Median Age of the Population in Every Country
How do countries around the world compare in terms of age? This compelling visualization shows the median age for every country in the world.
The Median Age of the Population in Every Country
View the full-size version of the infographic by clicking here
With a few notable exceptions, the world is rapidly aging.
Today’s infographic, which was shared by Bill Gates on Reddit, shows this incredible explosion in age and how different countries contrast with one another on this demographic metric.
While aging populations in Europe, North America, and Asia stand out on this type of visualization, it’s also important to look at the negative space. In both South America and Africa, populations are still quite young, with Africa getting younger and younger.
Note: The infographic is grouped based on U.N. regional classifications, and lumps Central America, the Caribbean, and South America as one demographic region.
The Oldest Countries
Which countries are the outliers in terms of global demographics?
Let’s start by taking a look at the oldest countries in terms of median age.
|#2 (t)||Germany||45 years||Europe|
|#2 (t)||Italy||45 years||Europe|
|#4 (t)||Greece||44 years||Europe|
|#4 (t)||Bulgaria||44 years||Europe|
|#4 (t)||Portugal||44 years||Europe|
Japan takes the cake for the oldest population and it’s joined by a host of European nations.
The following countries tied for the #7 spot, which is just off of the above list: Austria, Croatia, Latvia, Lithuania, Slovenia, Spain, and Bermuda. All of these places had median ages of 43 years, with Bermuda being the only non-European state of this group.
It’s worth noting that some smaller countries appear to be excluded from Gates’ infographic. As we showed on our last chart covering the subject of median age, which uses a different data set, the small city-state of Monaco (which has a population of just 39,000 people) actually has the highest median age in the world at 53.1 years.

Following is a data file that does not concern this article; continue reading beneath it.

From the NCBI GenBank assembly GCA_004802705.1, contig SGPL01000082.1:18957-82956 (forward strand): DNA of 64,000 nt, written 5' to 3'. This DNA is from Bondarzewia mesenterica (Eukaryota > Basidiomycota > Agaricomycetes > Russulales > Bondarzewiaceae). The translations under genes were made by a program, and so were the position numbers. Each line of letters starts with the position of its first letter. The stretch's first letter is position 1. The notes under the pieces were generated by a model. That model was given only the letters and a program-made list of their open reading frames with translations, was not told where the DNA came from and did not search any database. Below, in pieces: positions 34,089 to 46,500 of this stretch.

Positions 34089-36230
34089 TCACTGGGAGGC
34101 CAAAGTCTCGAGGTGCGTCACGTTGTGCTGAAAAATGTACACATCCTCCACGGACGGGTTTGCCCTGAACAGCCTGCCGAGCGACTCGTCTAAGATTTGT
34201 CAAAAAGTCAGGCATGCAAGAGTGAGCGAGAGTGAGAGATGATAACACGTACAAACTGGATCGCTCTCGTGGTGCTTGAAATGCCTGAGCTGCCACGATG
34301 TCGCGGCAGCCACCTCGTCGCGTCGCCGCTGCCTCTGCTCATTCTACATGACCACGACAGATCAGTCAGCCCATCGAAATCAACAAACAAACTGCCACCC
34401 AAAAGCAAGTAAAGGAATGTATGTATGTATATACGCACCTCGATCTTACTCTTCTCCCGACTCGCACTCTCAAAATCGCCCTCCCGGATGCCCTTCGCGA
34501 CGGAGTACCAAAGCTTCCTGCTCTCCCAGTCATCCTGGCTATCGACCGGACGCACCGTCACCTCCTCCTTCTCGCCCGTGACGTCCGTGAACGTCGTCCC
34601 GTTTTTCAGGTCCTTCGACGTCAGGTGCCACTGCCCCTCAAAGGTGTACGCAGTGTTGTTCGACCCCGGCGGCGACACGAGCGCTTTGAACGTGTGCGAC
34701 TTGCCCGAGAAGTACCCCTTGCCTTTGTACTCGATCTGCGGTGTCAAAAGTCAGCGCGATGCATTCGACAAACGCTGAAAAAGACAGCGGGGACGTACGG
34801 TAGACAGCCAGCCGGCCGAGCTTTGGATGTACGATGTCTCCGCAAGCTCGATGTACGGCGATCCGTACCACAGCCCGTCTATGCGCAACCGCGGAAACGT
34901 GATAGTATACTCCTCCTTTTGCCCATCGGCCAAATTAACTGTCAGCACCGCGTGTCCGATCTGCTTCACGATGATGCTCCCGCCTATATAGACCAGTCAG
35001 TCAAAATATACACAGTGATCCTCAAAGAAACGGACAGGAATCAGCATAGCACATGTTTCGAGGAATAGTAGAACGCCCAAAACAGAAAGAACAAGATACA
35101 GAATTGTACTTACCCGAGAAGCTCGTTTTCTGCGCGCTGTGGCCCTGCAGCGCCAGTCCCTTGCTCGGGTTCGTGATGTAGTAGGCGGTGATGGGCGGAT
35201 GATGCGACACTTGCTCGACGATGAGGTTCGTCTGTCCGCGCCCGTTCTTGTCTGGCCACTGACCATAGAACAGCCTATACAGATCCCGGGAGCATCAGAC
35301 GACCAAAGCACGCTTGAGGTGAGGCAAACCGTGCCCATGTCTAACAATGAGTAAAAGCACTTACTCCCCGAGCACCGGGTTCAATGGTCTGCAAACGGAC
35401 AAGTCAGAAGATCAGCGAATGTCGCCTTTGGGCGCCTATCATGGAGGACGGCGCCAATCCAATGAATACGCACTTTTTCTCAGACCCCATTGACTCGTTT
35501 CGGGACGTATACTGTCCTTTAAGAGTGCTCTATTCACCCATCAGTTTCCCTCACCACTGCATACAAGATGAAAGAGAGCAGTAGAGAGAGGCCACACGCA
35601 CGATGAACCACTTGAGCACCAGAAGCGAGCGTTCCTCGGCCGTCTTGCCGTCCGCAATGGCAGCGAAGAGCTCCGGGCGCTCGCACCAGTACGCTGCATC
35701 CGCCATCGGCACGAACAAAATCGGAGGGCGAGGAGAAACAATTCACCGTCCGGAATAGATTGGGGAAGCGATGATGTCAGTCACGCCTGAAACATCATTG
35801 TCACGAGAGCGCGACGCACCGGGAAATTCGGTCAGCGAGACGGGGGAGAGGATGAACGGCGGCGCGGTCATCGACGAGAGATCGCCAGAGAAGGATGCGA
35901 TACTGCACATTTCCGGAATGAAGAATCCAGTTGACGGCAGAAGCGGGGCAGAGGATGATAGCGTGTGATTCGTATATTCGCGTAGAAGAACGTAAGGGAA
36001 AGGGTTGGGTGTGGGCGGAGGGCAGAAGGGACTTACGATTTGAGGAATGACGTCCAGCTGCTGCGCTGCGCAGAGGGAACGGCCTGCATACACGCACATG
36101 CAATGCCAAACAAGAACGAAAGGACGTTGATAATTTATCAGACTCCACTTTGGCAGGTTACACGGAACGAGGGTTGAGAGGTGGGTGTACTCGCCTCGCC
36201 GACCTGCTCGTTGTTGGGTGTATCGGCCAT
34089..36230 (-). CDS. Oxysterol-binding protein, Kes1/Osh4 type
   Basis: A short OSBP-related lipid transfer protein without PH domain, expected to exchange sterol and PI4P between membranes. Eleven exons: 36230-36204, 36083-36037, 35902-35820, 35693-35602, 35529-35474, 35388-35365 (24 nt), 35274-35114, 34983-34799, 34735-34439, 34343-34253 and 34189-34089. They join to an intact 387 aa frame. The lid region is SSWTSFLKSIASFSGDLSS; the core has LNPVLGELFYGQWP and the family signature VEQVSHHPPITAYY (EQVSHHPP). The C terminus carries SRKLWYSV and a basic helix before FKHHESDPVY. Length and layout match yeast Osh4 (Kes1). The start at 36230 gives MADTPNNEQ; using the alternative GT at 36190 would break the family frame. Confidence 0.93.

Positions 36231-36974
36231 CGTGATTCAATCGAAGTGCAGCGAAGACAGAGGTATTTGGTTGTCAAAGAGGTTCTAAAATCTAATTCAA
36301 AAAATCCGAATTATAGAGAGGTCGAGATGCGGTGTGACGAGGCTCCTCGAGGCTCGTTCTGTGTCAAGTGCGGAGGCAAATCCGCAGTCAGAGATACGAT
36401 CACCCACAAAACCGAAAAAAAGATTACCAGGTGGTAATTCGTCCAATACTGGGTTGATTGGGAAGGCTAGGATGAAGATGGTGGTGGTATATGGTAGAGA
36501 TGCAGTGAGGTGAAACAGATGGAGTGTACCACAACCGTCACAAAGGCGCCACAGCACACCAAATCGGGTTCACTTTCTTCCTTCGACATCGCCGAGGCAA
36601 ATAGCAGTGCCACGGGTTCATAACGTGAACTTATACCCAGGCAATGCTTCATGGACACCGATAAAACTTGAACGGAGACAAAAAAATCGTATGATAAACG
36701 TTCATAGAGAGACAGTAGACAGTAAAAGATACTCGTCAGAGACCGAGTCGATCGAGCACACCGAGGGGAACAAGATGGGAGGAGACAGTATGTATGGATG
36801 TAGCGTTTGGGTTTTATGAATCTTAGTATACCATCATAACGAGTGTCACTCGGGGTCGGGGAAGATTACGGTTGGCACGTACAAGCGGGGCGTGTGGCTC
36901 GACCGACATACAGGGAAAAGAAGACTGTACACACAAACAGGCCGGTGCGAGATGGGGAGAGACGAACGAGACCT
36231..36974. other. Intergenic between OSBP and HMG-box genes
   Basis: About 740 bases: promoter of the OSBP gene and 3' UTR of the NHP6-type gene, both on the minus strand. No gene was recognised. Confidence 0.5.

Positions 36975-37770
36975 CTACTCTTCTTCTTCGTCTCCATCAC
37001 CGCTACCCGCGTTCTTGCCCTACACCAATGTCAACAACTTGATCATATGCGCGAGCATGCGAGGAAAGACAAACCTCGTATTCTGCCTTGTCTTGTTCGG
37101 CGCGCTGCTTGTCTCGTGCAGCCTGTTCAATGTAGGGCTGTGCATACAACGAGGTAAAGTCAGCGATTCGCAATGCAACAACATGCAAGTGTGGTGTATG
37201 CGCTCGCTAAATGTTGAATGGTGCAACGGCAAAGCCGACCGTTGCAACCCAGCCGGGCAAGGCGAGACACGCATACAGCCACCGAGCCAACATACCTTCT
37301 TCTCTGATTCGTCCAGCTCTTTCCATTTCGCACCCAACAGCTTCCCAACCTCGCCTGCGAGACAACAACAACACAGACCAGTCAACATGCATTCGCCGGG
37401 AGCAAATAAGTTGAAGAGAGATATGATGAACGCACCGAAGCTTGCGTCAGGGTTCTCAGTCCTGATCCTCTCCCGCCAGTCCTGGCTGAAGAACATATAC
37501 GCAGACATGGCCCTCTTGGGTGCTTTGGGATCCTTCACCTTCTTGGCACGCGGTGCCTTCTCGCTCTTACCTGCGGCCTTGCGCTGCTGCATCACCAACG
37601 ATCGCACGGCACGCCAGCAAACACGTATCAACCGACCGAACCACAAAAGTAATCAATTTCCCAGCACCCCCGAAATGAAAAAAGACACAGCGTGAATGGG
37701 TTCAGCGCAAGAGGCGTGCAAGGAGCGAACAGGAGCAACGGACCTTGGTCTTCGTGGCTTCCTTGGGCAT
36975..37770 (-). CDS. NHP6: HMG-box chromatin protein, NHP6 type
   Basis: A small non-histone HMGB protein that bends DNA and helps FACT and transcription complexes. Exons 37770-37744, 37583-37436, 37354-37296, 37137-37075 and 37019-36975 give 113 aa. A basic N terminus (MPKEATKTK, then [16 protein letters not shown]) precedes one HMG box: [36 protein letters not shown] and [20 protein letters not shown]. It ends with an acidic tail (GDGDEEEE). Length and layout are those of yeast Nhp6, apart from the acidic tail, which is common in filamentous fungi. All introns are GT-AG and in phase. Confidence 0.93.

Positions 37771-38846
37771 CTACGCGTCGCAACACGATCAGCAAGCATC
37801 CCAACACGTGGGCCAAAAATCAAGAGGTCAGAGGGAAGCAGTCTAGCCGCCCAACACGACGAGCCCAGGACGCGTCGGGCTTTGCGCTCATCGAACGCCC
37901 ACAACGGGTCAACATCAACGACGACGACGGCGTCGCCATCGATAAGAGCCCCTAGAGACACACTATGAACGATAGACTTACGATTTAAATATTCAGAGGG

The Youngest Countries
Now, let’s take a peek at the world’s youngest countries in terms of median age.
|#1 (t)||Chad||14 years||Africa|
|#1 (t)||Niger||14 years||Africa|
|#3 (t)||Afghanistan||16 years||Middle East|
|#3 (t)||Angola||16 years||Africa|
|#3 (t)||Burkina Faso||16 years||Africa|
|#3 (t)||Mali||16 years||Africa|
|#3 (t)||Somalia||16 years||Africa|
|#3 (t)||South Sudan||16 years||Africa|
|#3 (t)||Uganda||16 years||Africa|
The youngest countries globally are Chad and Niger with a median population age of 14 years. Both are located in Sub-Saharan Africa.
The only non-African country is war-torn Afghanistan, where the median age is 16 years.
A variety of countries tied with a median age of 17 years old, which puts them just off of the above list. Those countries include: Benin, Burundi, Ethiopia, Madagascar, Malawi, Nigeria, Tanzania, Zambia, Yemen, and Timor-Leste.
More Context on Aging
Want to get an even better idea of what the world looks like as it ages?
To get a sense of change over the coming decades, it’s worth taking a look at this animation that shows median age projections with a focus on Western countries all the way until the year 2060.